College of Agriculture & Natural Resources
Department of Veterinary Medicine

Daniel Nelson

Daniel Nelson

PhD Associate Professor





Education and Professional Experience

  • 2010-Present Associate Professor, Department of Veterinary Medicine, Virginia-Maryland Regional College of Veterinary Medicine, College Park (50% appointment)
  • 2010-Present Associate Professor, Institute for Bioscience and Biotechnology Research, University of Maryland, Rockville (50% appointment)
  • 2010-Present Guest Investigator, National Institute of Standards and Technology, Gaithersburg, MD
  • 2008-Present Graduate Faculty, Molecular and Cell Biology Graduate Program, University of Maryland, College Park
  • 2007-2010 Assistant Professor, Center for Advanced Research in Biotechnology, University of Maryland Biotechnology Institute, Rockville, MD
  • 2005-2007 Research Assistant Professor, Bacterial Pathogenesis and Immunology, Rockefeller University, NY
  • 1999-2004 Postdoctoral Fellow for Vincent A. Fischetti, Rockefeller University, NY
  • 2003 M.B.A. Zicklin School of Business, City University of New York
  • 1999 Ph.D. in Biochemistry and Molecular Biology, University of Georgia, Athens
  • 1993 B.S. in Biology, University of California, Irvine

Current Research Topics

  • Structure/function studies of bacteriophage endolysins
  • Thermodynamic engineering of endolysins
  • Measuring endolysin kinetics
  • Use of bacteriophage proteins for bacterial diagnostics
  • Rapid dispersion of polymicrobial biofilms with bacteriophage depolymerases
  • Strategies to re-sensitize vancomycin-resistant Staphylococcus aureus to vancomycin
  • Engineering PlyCB, an endolyisn, for use as a novel implant coating



  • VMSC 689, Genomics and Proteomics in Infectious Disease, Course Organizer/Instructor


Above: Confocal microscopy of intracellular PlyCB (red) in A549 epithelial cells. Actin cytoskeleton stained with phalloidin (green) and nucleus stained with Dapi (blue) 





  • Shen, Y. et al. 2016. “A bacteriophage endolysin that eliminates intracellular streptococci.”. Elife 5
  • Schmelcher, M. et al. 2015. “Evolutionarily distinct bacteriophage endolysins featuring conserved peptidoglycan cleavage sites protect mice from MRSA infection.”. J Antimicrob Chemother.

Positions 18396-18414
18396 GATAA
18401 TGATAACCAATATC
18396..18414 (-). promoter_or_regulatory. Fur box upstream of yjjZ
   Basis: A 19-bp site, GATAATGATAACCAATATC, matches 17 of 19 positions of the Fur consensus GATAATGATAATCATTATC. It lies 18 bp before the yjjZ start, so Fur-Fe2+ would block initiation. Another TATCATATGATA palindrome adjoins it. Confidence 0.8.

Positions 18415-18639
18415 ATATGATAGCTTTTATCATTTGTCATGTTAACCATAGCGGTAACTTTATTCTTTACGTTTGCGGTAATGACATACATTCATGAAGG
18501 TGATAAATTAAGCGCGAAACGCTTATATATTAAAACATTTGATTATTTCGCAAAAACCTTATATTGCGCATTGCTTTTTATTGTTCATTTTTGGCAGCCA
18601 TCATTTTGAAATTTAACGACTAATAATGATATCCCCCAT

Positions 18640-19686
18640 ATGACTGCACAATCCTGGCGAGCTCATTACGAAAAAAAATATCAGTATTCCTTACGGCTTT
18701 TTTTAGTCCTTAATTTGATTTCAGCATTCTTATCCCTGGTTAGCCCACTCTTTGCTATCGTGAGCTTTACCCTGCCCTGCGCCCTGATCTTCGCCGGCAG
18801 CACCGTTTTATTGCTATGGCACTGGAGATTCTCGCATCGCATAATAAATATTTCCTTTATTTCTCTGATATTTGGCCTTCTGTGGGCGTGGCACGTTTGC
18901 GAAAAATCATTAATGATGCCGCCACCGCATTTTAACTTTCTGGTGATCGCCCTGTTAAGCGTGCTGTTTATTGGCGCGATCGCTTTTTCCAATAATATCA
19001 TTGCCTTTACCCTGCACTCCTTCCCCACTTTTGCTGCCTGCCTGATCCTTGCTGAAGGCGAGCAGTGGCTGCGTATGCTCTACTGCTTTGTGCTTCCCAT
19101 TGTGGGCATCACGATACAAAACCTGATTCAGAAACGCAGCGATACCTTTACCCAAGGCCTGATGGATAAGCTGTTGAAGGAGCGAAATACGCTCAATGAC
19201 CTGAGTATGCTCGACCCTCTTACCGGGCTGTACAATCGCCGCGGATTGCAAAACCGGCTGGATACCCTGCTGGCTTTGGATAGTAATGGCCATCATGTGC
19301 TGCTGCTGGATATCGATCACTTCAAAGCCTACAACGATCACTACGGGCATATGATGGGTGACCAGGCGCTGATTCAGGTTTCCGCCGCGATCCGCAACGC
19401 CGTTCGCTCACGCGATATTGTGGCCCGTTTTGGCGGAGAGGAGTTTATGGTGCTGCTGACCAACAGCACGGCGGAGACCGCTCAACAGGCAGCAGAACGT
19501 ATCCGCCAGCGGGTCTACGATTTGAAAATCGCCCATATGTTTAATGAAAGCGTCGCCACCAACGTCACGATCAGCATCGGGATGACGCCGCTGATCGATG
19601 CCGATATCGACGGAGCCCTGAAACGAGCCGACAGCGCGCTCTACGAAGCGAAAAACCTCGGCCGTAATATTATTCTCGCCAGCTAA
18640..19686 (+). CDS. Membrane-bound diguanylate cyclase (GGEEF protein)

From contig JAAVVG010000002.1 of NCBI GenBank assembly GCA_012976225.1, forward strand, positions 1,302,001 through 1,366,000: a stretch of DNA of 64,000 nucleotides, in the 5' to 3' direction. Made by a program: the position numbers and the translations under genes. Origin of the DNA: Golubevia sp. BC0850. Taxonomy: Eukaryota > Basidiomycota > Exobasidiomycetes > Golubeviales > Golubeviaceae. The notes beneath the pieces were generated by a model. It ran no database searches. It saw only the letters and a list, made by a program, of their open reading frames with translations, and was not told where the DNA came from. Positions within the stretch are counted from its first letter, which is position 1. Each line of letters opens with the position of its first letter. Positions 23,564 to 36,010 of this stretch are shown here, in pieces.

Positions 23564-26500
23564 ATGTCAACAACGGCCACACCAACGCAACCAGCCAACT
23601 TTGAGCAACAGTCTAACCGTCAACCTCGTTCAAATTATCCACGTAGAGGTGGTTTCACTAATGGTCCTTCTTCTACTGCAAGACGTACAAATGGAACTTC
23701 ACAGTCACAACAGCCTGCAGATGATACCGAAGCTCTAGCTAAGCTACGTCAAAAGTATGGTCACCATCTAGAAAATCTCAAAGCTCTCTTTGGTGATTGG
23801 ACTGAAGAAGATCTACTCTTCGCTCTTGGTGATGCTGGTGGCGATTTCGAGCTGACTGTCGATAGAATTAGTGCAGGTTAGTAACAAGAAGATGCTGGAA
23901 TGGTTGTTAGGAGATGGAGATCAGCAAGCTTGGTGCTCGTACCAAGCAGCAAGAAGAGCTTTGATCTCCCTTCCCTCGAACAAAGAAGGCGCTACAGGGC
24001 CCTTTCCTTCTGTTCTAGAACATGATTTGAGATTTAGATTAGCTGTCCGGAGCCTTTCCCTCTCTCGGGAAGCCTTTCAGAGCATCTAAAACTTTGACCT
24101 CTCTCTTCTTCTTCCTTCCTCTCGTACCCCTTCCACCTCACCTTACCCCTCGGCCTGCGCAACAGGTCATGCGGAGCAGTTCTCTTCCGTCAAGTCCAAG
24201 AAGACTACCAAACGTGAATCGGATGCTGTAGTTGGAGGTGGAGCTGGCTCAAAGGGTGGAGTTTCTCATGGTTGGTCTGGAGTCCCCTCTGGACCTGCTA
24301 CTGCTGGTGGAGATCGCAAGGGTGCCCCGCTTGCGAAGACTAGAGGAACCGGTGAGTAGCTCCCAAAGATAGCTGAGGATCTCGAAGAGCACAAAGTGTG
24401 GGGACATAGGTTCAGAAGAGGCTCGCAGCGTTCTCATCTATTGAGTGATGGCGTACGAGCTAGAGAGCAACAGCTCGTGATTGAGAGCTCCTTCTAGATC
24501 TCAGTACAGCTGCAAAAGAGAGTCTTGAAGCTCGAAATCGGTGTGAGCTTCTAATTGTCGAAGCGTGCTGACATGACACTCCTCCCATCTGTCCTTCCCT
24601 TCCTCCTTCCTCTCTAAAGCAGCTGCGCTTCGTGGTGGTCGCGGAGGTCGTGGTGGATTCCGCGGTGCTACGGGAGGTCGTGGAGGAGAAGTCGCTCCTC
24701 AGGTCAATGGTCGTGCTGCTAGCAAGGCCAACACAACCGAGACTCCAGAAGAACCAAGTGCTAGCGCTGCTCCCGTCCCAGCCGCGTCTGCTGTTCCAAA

• Heselpoth, R. D., Y. Yin, J. Moult, and D. C. Nelson. 2015. “Increasing the stability of the bacteriophage endolysin PlyC using rationale-based FoldX computational modeling.”. Protein Eng Des Sel 28(4):85-92.
  • Liu, G. et al. 2015. “The Mga Regulon but not Deoxyribonuclease Sda1 of Invasive M1T1 Group A Streptococcus Contributes to in vivo Selection of CovRS Mutations and Resistance to Innate Immune Killing Mechanisms.”. Infect Immun.
  • Yang, H. et al. 2015. “A chimeolysin with extended-spectrum streptococcal host range found by an induced lysis-based rapid screening method.”. Sci Rep 5:17257.
  • Chen, C. et al. 2014. “Crystal Structure of ORF210 from E. coli O157:H1 Phage CBA120 (TSP1), a Putative Tailspike Protein.”. PLoS One 9(3):e93156.
  • Swift, S. M., and D. C. Nelson. 2014. “Complete Genome Sequence of Staphylococcus aureus Phage GRCS.”. Genome Announc 2(2).
  • Linden, S. B. et al. 2014. “Biochemical and biophysical characterization of PlyGRCS, a bacteriophage endolysin active against methicillin-resistant Staphylococcus aureus.”. Appl Microbiol Biotechnol.
  • Swift, S. M., J. W. Hudgens, R. D. Heselpoth, P. M. Bales, and D. C. Nelson. 2014. “Characterization of AlgMsp, an alginate lyase from Microbulbifer sp. 6532A.”. PLoS One 9(11):e112939.

Below: Transmission Electron Microscopy of 50 nm gold rods binding to the surface of E. coli

Above: Intracellular Streptococcus pyogenes strain D471 (orange) in A549 epithelial cells. Actin cytoskeleton stained with phalloidin (purple) and nucleus stained with Dapi (blue)
















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